Should equine cruelty occur in Carbon County again, Segal notes, the police and Beartooth are now ready to confidently take on the case. We’re thrilled to have helped.
“The best part is that these horses have found a better tomorrow,” Zook tells us.
Great news! Federal money for inspecting horse slaughter plants in the United States could soon be off the table, which would prevent the slaughter of horses for human consumption in the U.S. President Obama’s newly released FY 2014 budget proposal includes a request for Congress to block spending by the U.S. Department of Agriculture (USDA) to inspect U.S. horse slaughter plants.
In 2005, a similar spending prohibition was passed by landslide, bipartisan votes in the House and Senate, shutting down horse slaughter operations in the U.S. However, it was not renewed in 2011, which created the potential for horse slaughter plants to reopen—at the expense of American taxpayers. Horse slaughter proponents wasted no time scouting locations: at least six applications to slaughter horses for human consumption have already been filed with the USDA.
“We are grateful to the White House and USDA for their leadership in ensuring that American horses are not slaughtered on our own soil for foreign demand, especially in light of the daily news from Europe about the horrors of discovering horse meat mixed with frozen lasagna and toxic chemicals in horse flesh sold for food,” says Nancy Perry, Senior Vice President of ASPCA Government Relations. “Wasting tax dollars on cruel and dangerous practices makes no sense, and we urge Congress to adopt this budget cut.”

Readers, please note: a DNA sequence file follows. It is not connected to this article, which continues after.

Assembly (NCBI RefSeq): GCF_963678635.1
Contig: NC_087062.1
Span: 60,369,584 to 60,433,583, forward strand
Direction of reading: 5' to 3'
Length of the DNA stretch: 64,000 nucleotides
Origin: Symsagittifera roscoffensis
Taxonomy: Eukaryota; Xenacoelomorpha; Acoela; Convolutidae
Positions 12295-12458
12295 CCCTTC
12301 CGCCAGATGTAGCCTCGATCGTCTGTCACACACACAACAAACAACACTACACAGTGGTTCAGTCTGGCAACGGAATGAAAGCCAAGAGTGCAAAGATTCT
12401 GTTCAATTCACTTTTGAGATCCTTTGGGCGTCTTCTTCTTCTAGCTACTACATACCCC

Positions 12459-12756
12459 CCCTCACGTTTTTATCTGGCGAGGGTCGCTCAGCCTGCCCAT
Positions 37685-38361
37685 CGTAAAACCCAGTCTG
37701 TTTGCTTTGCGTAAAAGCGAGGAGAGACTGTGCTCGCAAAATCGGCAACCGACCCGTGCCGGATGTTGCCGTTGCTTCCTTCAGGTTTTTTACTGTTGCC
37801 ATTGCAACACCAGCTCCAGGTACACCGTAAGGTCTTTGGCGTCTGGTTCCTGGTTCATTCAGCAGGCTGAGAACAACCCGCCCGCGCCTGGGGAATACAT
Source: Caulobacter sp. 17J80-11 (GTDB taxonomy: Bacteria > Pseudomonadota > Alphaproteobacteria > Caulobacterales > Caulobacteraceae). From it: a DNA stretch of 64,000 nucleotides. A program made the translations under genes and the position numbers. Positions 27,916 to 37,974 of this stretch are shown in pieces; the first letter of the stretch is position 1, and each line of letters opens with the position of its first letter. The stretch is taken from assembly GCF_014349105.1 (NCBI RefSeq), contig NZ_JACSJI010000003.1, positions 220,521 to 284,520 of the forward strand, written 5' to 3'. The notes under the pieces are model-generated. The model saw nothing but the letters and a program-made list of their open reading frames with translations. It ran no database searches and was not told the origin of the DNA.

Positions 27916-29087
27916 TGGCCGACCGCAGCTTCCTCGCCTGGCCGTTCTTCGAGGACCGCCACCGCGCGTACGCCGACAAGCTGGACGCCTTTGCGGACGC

Help us ensure that Capitol Hill hears the message to protect our horses, both here and abroad! The pro-slaughter industry will lobby intensely against this newest effort to prohibit federal dollars from being spent on horse slaughter, and our goal is to stop all American horses from experiencing the horrors of slaughter wherever it occurs, so we must continue to support the SAFE Act.
We are thrilled to share with you that on Monday, Senators Richard Blumenthal (D-CT), Mark Kirk (R-IL), Maria Cantwell (D-WA), David Vitter (R-LA) introduced the Animal Fighting Spectator Prohibition Act in the U.S. Senate.
This legislation, which is also being considered in the House, would make it a federal offense to attend an organized animal fight and impose additional penalties for bringing a child to a fight.
The Senate passed identical legislation during the last session of Congress, so we have high hopes that it will do so again—but we need your help! The bill didn’t become law last year because it stalled in the House, even with over half the House supporting it. We need to remind all Members of Congress that protecting animals from barbaric fighting ventures is important to their constituents.